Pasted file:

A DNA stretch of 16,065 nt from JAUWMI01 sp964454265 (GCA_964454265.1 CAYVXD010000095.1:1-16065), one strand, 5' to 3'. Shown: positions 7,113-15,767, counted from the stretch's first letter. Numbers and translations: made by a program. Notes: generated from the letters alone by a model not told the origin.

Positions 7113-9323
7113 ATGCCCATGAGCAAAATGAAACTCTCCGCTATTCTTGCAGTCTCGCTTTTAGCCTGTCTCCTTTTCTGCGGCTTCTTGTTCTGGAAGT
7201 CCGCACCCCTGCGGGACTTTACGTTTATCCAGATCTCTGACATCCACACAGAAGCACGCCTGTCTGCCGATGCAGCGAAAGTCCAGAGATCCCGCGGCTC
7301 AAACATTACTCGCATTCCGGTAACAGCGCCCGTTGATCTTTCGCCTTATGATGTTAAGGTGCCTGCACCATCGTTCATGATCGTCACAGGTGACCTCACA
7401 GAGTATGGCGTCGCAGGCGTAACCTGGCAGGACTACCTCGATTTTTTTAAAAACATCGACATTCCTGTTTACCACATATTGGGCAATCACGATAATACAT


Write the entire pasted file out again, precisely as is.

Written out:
A DNA stretch of 16,065 nt from JAUWMI01 sp964454265 (GCA_964454265.1 CAYVXD010000095.1:1-16065), one strand, 5' to 3'. Shown: positions 7,113-15,767, counted from the stretch's first letter. Numbers and translations: made by a program. Notes: generated from the letters alone by a model not told the origin.

Positions 7113-9323
7113 ATGCCCATGAGCAAAATGAAACTCTCCGCTATTCTTGCAGTCTCGCTTTTAGCCTGTCTCCTTTTCTGCGGCTTCTTGTTCTGGAAGT
7201 CCGCACCCCTGCGGGACTTTACGTTTATCCAGATCTCTGACATCCACACAGAAGCACGCCTGTCTGCCGATGCAGCGAAAGTCCAGAGATCCCGCGGCTC
7301 AAACATTACTCGCATTCCGGTAACAGCGCCCGTTGATCTTTCGCCTTATGATGTTAAGGTGCCTGCACCATCGTTCATGATCGTCACAGGTGACCTCACA
7401 GAGTATGGCGTCGCAGGCGTAACCTGGCAGGACTACCTCGATTTTTTTAAAAACATCGACATTCCTGTTTACCACATATTGGGCAATCACGATAATACAT